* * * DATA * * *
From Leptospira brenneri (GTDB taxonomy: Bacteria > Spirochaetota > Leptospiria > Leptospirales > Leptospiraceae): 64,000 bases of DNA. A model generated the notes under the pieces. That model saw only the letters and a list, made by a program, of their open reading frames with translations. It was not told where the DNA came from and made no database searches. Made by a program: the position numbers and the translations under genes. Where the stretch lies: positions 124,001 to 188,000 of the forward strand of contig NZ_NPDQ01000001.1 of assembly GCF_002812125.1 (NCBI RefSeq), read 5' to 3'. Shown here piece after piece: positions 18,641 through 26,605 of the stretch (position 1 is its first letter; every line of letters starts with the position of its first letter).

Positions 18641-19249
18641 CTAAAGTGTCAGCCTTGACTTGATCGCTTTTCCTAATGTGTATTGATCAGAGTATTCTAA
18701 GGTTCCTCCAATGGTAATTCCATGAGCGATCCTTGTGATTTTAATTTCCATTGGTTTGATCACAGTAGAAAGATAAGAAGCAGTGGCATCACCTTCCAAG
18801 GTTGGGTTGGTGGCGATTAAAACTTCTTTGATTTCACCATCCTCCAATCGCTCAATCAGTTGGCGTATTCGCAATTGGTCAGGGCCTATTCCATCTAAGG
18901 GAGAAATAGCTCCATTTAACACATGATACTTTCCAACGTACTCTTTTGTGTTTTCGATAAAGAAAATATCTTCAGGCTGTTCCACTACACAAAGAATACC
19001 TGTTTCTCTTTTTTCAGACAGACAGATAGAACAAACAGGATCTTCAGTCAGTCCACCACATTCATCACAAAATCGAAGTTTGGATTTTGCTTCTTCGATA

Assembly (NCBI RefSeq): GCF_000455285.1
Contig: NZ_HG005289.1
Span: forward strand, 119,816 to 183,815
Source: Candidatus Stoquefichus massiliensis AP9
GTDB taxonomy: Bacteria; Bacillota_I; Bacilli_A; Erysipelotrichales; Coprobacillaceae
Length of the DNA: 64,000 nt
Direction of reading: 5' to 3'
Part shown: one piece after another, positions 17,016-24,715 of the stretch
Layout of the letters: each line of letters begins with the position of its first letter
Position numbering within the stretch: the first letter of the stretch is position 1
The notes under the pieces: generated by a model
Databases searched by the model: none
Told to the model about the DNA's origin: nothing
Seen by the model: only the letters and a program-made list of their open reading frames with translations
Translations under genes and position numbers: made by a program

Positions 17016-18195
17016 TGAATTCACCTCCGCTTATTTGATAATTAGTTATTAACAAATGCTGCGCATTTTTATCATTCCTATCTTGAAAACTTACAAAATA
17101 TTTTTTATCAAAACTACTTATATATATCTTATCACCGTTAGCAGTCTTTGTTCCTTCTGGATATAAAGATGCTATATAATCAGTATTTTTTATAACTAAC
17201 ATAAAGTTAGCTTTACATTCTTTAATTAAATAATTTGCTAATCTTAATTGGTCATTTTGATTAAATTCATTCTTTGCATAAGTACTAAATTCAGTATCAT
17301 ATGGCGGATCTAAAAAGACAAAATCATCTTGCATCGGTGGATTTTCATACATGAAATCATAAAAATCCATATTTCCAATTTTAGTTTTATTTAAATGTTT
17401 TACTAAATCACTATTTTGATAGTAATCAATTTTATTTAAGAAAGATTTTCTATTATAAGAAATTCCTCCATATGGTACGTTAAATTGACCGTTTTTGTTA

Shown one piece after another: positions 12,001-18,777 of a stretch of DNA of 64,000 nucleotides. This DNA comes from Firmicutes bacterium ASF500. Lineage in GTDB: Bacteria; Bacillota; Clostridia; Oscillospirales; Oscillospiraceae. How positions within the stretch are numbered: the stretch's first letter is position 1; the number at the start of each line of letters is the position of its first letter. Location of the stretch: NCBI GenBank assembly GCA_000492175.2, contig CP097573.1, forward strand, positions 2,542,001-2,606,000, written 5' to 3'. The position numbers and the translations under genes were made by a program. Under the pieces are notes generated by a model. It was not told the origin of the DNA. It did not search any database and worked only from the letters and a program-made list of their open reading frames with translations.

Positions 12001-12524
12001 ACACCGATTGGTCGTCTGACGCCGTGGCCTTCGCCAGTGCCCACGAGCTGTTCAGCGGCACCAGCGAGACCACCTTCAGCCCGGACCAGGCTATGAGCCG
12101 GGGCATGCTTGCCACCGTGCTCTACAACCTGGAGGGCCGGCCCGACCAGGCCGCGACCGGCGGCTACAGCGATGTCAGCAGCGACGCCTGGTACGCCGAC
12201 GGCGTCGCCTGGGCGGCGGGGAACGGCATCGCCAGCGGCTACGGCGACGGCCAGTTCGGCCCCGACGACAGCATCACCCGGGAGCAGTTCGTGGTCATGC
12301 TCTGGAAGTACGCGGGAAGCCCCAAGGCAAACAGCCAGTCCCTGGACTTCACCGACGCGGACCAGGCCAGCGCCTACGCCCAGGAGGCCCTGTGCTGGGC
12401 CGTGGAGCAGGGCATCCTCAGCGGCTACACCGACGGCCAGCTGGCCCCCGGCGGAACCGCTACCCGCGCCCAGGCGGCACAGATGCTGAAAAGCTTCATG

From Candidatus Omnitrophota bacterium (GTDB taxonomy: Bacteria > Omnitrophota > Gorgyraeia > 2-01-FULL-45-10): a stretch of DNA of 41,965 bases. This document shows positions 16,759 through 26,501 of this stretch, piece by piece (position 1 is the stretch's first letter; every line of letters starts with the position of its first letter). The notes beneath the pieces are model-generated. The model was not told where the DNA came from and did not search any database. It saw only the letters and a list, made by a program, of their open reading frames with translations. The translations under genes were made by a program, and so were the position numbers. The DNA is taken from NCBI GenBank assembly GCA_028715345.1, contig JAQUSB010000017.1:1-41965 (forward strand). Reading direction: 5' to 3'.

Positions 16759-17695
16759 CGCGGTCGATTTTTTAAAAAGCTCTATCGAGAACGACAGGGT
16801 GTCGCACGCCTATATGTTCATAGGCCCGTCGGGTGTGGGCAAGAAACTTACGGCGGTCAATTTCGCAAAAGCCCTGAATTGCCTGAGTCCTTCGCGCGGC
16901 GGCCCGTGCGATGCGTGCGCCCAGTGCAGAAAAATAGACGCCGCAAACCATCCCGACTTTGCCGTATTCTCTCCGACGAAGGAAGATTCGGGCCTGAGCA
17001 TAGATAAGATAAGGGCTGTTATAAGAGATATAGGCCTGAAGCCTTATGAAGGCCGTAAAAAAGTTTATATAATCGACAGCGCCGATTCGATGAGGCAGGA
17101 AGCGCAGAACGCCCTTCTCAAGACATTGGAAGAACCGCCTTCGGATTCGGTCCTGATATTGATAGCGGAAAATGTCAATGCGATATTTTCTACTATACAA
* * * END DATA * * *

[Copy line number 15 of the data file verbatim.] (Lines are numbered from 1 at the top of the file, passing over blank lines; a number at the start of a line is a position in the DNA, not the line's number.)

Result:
Part shown: one piece after another, positions 17,016-24,715 of the stretch